Re-Educating and Starting Horses
Mandy has started young horses most of her life. While many have been Icelandic horses, Mandy spent many seasons starting Arabians, Quarter Horses, and Andalusian draft crosses under saddle, for cattle work as well as low level cross country at the Bitterroot Ranch. Developing a sound mind and body is a focus with each horse she starts.
Her methods are non-confrontational and focus on teaching the horse to learn to think rather than react. The corner-stone of the young horse's education begins with the Tellington TTouch Method, which improves horses confidence, balance, and ability to cooperate, and is then expanded using Connected Riding principles that teach horses self carriage and lateral flexibility.
Both methods draw from classical principles with an emphasis on reason and
understanding, mutual trust, and the importance of mental, emotional, and physical balance.
The Tellington TTouch Method aims to teach horses to learn, rather than only perform specific tasks through repetition. Every exercise looks to put the horse in a posture we would want under saddle, without bracing, tension, or fear.
Young horses learn to navigate plastic and other scary obstacles of all kinds in a non-confrontational way, looking to make things easier for the horses to understand, in small steps if necessary, rather than simply increase pressure to push them through it.
Ground exercises are cornerstone to the training process; incorporating Tellington TTouch groundwork to improve; focus, balance, and straightness; as well as Connected Riding ground exercises, that are designed to teach horses how they can release through the body and carry themselves in a more “correct” and effective way, while learning to be balanced, relaxed, and supple. The Connected groundwork has proven to be incredibly effective in influencing gaits, reducing stiffness, and bio-mechanically preparing horses to carry the weight of the rider.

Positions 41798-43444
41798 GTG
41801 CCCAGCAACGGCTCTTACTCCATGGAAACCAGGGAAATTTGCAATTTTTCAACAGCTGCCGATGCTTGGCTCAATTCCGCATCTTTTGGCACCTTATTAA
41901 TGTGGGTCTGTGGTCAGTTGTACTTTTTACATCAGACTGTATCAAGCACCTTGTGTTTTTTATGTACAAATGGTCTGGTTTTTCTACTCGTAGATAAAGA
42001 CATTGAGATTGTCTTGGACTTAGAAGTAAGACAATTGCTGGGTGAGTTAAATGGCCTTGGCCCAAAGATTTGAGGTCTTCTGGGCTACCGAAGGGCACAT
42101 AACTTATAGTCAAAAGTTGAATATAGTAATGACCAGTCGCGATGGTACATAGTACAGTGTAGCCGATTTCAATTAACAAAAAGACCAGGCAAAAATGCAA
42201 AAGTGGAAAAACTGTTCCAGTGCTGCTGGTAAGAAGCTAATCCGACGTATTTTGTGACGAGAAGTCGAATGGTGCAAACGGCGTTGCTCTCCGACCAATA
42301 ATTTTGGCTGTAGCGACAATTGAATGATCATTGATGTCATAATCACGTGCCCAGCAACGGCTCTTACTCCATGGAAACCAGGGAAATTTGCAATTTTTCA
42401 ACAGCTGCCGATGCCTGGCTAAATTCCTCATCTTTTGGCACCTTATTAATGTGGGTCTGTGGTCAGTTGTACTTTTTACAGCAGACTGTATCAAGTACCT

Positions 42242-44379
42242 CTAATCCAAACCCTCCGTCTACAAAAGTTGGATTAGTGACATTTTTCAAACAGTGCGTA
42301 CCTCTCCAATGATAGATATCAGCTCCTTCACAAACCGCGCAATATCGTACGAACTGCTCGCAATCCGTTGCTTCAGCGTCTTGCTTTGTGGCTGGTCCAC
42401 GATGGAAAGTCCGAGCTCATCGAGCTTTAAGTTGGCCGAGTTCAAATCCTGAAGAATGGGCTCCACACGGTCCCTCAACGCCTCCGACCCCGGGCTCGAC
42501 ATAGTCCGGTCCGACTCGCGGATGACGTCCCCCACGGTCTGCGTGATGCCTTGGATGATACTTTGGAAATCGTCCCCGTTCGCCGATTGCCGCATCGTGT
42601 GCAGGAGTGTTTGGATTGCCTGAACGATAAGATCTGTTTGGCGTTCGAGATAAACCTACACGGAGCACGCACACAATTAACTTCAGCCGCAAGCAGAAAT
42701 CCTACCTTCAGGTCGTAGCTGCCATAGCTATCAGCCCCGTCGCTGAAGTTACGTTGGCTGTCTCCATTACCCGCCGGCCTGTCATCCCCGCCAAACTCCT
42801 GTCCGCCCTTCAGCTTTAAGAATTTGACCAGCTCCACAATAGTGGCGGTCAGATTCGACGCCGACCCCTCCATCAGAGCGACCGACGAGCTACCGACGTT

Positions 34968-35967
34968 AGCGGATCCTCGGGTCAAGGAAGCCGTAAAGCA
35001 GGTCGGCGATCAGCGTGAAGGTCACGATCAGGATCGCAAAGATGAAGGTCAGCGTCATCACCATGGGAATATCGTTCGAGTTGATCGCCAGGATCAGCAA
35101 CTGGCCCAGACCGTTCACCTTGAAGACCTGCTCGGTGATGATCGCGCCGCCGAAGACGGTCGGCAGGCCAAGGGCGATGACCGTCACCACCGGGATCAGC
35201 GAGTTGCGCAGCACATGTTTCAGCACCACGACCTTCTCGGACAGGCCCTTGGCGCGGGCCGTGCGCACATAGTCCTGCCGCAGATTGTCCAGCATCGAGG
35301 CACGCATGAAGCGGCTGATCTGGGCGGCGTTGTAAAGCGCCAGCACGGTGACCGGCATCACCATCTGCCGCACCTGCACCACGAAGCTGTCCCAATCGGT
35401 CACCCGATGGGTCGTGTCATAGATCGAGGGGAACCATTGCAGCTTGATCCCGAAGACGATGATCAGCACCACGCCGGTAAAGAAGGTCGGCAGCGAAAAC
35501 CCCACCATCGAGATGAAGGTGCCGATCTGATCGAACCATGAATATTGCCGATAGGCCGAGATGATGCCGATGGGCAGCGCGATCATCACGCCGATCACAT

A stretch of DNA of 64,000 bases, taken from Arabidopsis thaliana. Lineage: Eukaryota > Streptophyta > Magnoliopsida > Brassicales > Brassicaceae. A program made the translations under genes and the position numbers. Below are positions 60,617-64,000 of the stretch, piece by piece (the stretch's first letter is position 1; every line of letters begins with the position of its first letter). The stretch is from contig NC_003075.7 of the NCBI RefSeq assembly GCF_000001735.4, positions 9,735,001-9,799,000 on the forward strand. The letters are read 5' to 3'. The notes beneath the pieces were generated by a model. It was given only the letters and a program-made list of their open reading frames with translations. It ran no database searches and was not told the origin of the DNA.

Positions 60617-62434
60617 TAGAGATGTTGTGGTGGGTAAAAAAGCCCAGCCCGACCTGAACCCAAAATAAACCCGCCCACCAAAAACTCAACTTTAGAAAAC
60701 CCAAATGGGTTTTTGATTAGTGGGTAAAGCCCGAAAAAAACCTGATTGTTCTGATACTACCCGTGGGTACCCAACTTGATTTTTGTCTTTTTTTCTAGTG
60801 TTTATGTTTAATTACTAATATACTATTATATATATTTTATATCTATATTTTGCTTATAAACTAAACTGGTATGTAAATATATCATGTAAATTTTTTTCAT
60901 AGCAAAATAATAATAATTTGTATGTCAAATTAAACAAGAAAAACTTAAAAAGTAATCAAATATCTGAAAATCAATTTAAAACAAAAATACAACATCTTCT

Horses are ground driven extensively and learn the aids before even having a rider in the saddle. Ground driving takes place in the arena, out on the trail, and along the road to expose youngsters to as many different obstacles as possible.
Horses are prepared for mounting by being ponied, and walking between people standing on blocks. These steps are taken as slowly as necessary for each individual horse. As a result, the horses do not buck or explode the first time they are mounted.
Teaching "Ringo" a 4 year old Warmblood to telescope and accept contact on his head.
"To watch Mandy assess a situation, listen carefully to people and observe behavior, it's clear why she achieves the successes she does. She's a master at incorporating all the small steps and nuances into a cohesive package to attain the overall goal. She is an incredible woman with a gentle sense of humor and to work with her you'll greatly enhance your skills and your horse's life."
Tracy (Charlottesville, VA)
After a horse has been mounted, ground exercises are continued, as is bodywork to ensure a horse is not holding excessive tension. Connected ground work helps increase a horse's understanding laterally, with exercises that are taken under saddle. Gaits are not emphasized until a horse is strong enough to really carry the rider easily, often after months of regular riding, and can truly understand basic transitions.
Once horses have progressed through the basic fundamentals, the gaits may be developed. Emphasizing lateral flexibility and connection through the body, horses are brought along slowly with a combination of arena work, and riding on the trail where dogs, logging trucks, and bicycles are the norm.With each horse there is an emphasis on mental
Working an Icelandic stallion in hand to achieve better impulsion and release through the back and neck.